Corgi Aviation Archive Collector Series AA36103
Consolidated Catalina Mk IVA Diecast Model
RAF Coastal Command No.210 Sqn, RAF Sullom Voe, Shetland Islands, 1944, Rescue Diorama
|1:72 Scale|| ||Length|| ||Width|
|Consolidated Catalina Mk IVA|| ||10.75"|| ||17.25"|
No.210 Squadron was formed on 1 April 1918, from No.10 (Naval) Squadron at Treizennes and was equipped with Camels. It had originally been formed at St.Pol on 12 February 1917, as part of the Royal Naval Air Service based in Flanders. During its first week as a RAF squadron, it was engaged in ground attack duties, helping to stop the German offensive, and there followed for the rest of the war a period of offensive patrols and bomber escort missions over Belgium, fighter cover also being given to monitors off the Belgian coast. In February 1919, it returned to the UK and disbanded on 24 June 1919. On 1 February 1920, No.186 squadron as a Torpedo bomber unit equipped with Cuckoos but disbanded again on 1 April 1923. It reformed on 1 March 1931 at Felistowe as a flying boat squadron, receiving Southhamptons in May. In June 1931 it moved to Pembroke dock where a flying boat base was being built which became the squadron's home base until the war. In September 1935 No.210 converted to Rangoons and moved to Gibraltar during the Ethiopian crisis, returning in August 1936 to re-equip with Singapores. In September 1937 it was detached to Algeria as part of an Anglo-French force assembled to counter the activities of submarines attacking neutral shipping during the Spanish Civil war, returning in December. In June 1938, the first Sunderlands arrived and by the end of the year No.210 was fully equipped. The first operational patrol with the type was flown on 3 September 1939, and in the following months detachments were positioned at Invergordon and Sullom Voe to fly patrols over the northern exits from the North Sea. In July 1940 the Squadron moved to Oban to fly patrols over the Atlantic and in April 1941 converted to Catalinas. In February 1942 a move was made to the Shetlands and a detachment was transferred to No.202 Squadron and all the operational aircraft to No.302 Ferry Training Unit. On 1 January 1944, No.190 Squadron was renumbered 210 squadron and the latters remaining detachment at Hamworthy was dispersed. Patrols from Shetlands were flown for the rest of the war and on 4 June 1945 the squadron disbanded. The Consolidated Model 28 PBY Catalina was so successful in its definitive form that it went on to become the most extensively built flying boat of all time. Here, a 210 Squadron Catalina MK IVA from RAF Sullom VOe, Shetland has located two weary downed aircrew, drained but grateful after a long night in the North Atlantic swell.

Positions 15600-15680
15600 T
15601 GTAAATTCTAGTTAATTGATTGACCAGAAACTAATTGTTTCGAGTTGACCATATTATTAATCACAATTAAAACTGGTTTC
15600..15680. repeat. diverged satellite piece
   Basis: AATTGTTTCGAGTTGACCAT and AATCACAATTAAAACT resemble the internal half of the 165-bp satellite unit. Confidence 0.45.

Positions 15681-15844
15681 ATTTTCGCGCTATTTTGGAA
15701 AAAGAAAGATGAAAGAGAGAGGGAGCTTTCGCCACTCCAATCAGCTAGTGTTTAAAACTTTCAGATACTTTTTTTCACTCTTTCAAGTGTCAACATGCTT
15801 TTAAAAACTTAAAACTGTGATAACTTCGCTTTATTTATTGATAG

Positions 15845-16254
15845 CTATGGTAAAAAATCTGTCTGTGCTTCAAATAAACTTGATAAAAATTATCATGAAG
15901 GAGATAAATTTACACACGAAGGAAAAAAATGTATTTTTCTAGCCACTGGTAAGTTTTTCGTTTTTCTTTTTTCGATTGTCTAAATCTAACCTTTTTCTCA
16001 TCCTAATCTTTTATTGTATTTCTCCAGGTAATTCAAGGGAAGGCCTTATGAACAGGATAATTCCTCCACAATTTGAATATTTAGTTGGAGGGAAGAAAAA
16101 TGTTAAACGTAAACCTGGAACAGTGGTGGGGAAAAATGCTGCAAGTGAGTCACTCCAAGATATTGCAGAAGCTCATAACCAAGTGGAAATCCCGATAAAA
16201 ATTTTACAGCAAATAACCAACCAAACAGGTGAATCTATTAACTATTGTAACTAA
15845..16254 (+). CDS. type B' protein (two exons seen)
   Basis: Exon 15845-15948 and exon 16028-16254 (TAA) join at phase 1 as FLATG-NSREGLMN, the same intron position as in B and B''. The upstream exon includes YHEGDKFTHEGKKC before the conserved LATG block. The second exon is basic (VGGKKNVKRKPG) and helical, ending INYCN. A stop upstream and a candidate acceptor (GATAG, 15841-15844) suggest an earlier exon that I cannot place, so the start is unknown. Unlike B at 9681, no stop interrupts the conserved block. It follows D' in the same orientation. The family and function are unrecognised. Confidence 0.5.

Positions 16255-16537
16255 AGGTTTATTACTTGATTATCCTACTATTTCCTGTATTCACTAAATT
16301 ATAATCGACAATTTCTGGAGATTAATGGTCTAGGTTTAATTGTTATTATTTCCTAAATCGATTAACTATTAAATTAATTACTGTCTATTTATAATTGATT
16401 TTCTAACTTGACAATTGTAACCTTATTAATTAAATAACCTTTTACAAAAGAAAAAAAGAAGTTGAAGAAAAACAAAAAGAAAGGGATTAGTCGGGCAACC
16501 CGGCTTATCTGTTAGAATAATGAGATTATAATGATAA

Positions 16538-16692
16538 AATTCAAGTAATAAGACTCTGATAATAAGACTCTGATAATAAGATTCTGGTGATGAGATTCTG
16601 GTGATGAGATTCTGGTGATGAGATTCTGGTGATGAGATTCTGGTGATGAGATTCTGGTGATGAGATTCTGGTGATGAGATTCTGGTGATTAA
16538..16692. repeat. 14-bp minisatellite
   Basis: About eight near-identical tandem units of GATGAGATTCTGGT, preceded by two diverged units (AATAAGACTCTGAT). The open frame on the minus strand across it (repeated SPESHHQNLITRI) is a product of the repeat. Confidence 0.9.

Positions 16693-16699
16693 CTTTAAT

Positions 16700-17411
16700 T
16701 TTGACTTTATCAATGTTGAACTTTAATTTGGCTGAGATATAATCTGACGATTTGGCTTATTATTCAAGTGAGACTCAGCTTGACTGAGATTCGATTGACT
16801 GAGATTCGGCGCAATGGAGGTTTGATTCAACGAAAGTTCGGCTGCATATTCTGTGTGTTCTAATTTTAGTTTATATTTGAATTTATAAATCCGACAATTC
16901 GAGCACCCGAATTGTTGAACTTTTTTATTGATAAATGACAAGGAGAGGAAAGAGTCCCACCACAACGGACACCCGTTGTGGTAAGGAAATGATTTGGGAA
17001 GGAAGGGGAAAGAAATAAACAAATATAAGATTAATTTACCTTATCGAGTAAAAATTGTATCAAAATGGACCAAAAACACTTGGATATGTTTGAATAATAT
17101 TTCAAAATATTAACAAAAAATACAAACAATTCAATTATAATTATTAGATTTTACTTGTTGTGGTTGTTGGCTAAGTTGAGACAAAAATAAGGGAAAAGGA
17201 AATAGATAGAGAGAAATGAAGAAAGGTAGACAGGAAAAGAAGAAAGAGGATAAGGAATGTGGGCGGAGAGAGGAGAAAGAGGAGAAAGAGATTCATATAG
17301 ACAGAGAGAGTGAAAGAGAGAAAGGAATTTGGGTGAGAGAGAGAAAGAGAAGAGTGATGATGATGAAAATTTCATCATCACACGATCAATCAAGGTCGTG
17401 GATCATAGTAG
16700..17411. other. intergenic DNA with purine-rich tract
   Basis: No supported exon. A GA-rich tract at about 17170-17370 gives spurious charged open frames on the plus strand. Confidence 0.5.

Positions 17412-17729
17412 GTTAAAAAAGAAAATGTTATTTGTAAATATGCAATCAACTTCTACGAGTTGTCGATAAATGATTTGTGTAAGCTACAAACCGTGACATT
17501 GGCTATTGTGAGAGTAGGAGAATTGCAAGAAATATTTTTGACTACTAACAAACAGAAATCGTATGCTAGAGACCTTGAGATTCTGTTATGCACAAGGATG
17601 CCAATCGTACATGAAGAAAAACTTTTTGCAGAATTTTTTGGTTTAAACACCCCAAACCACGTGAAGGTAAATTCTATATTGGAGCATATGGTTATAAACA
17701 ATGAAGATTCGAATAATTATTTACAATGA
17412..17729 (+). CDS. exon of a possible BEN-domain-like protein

Designed to replace the Martin P3M, the PBY Catalina was first flown on March 28th, 1935. This aircraft is a long range patrol flying boat, one of the most rugged and versatile aircraft in U.S. history. Its long range assisted in the location and attack of enemy transport ships. A great advantage of flying boats is that they need no runway, however later PBY variants incorporated retractable landing gear, allowing for amphibious operation from land or water. Even today—more than seventy years after its first flight—the PBY continues to fly as an air tanker in firefighting operations throughout the world.
© Copyright 2003-2014 The Flying Mule, Inc.
Corgi's 1:72 scale PBYs feature massive observation blister-windows located aft, with a variety of crew and machine gun configurations in each release. These windows provide a clear view of the bulkhead leading to the main cabin, walkway and hull construction ribs. There are articulating outrigger pontoons and a massive wing, with details such as simulated fabric-covered control surfaces. Transparent lens covers are separately applied to the large landing lights on each wing's leading edge. The series includes a flying boat variant, with detachable "beaching gear," as well as an amphibious variant which can be configured with extended or retracted landing gear.
© Copyright 2003-2013 The Flying Mule, Inc.
The Corgi "Aviation Archive" range presents highly-detailed, ready-made diecast models of military and civilian aircraft. The vast Aviation Archive range has become the standard by which all other diecast airplane ranges are judged. Each Corgi model is based on a specific aircraft from an important historical or modern era of flight, and has been authentically detailed from original documents and archival library material. Famous airplanes and aviators from both military and commercial airline aviation are all honored.
Corgi "Aviation Archive" diecast airplanes feature:
- Diecast metal construction with some plastic components.
- Realistic panel lines, antennas, access panels and surface details.
- Pad printed markings and placards that won't fade or peel like decals.
- Interchangeable extended/retracted landing gear with rotating wheels.
- Poseable presention stand to display the aircraft "in flight".
- Many limited editions with numbered certificate of authenticity.
- Detailed, hand-painted pilot and crew member figures.
- Authentic detachable ordnance loads complete with placards.
- Selected interchangeable features such as speed-brakes, opened canopies and access panels.
- Selected moving parts such as gun turrets, control surfaces and swing-wings.
© Copyright 2003-2014 The Flying Mule, Inc.